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See also: random variables |
In classical statistical textbooks random numbers are created by drawing numbered bullets out of a box containing a known number of them. While this procedure may be feasible with a small set of bullets, it becomes increasingly unmanageable with an increasing number of bullets. Apart from this, there is another issue which is commonly overlooked: it is doubtful whether drawing bullets out of a large box is really a random process with equal chances for all bullets.
For this and other reasons, random number generators have been computerized. In fact, any higher level programming language offers at least one form of random number generator. The generation of random numbers, however, is not an easy task for a computer, since the computer is a deterministic machine with no built-in randomness. Thus it is impossible to create true random numbers without any additional hardware.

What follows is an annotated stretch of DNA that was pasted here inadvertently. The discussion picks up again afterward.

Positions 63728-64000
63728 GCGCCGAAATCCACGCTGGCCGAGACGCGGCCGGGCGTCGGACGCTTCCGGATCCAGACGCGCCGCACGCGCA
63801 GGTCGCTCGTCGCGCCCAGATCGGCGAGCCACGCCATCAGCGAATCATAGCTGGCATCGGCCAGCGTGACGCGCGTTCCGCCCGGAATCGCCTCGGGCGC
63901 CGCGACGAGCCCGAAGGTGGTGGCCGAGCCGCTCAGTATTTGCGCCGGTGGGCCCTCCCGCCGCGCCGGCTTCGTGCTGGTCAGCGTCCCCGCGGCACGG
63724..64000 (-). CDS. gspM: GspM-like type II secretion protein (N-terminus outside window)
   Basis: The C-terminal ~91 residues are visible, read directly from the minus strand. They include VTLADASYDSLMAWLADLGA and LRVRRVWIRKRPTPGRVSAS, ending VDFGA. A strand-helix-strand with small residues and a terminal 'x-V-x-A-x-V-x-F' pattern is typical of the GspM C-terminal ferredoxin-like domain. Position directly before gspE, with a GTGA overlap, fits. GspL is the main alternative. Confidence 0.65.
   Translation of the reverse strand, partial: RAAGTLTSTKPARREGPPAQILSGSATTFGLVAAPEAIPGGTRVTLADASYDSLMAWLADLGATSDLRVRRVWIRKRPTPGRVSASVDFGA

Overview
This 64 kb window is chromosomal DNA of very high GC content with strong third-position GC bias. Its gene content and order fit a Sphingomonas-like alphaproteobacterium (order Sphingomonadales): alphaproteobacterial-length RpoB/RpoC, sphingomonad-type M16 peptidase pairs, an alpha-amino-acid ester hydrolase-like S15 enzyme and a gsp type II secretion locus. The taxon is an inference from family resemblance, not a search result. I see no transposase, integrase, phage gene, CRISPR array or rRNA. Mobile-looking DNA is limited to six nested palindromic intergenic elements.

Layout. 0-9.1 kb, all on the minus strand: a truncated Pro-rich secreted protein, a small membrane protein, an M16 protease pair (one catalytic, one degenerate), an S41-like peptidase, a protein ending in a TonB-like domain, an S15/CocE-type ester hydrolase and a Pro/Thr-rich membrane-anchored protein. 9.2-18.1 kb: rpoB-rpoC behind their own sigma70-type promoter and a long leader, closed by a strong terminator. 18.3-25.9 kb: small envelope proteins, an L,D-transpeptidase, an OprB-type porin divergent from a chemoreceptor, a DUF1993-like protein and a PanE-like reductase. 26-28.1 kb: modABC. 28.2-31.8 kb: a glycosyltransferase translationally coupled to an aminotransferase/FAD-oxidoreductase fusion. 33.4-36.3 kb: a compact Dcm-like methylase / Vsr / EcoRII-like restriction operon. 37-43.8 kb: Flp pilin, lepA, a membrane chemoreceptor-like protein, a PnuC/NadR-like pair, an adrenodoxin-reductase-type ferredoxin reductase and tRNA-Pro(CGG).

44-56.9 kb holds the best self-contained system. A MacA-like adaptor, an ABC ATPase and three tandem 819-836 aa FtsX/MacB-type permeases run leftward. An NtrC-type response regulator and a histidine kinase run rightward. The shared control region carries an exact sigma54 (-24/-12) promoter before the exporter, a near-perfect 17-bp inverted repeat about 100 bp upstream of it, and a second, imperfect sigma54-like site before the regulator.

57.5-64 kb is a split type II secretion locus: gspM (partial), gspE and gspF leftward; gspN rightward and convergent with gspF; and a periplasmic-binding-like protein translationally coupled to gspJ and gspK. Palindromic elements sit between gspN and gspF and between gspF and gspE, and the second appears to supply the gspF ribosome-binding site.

What can be done, is to create pseudo random numbers which behave almost like random numbers but which are repeated after a fixed (mostly quite long) period. These pseudo random numbers are generated by linear congruential generators (LCG). The principle of an LCG is quite simple: a new pseudo random number is generated on the basis of the previous random number by adding a certain offset and wrapping the result if it exceeds a certain limit. The process can be denoted by the following equation:
x_{i} = (a + bx_{i-1}) mod c
[The mod operator calculates the remainder of the division of (a+bx_{i-1})/c.]
Pseudo random numbers as generated by an LCG have both advantages and
disadvantages:
If you are interested in having a look at some of these aspects,
start the following .
Last Update: 2004-Jul-03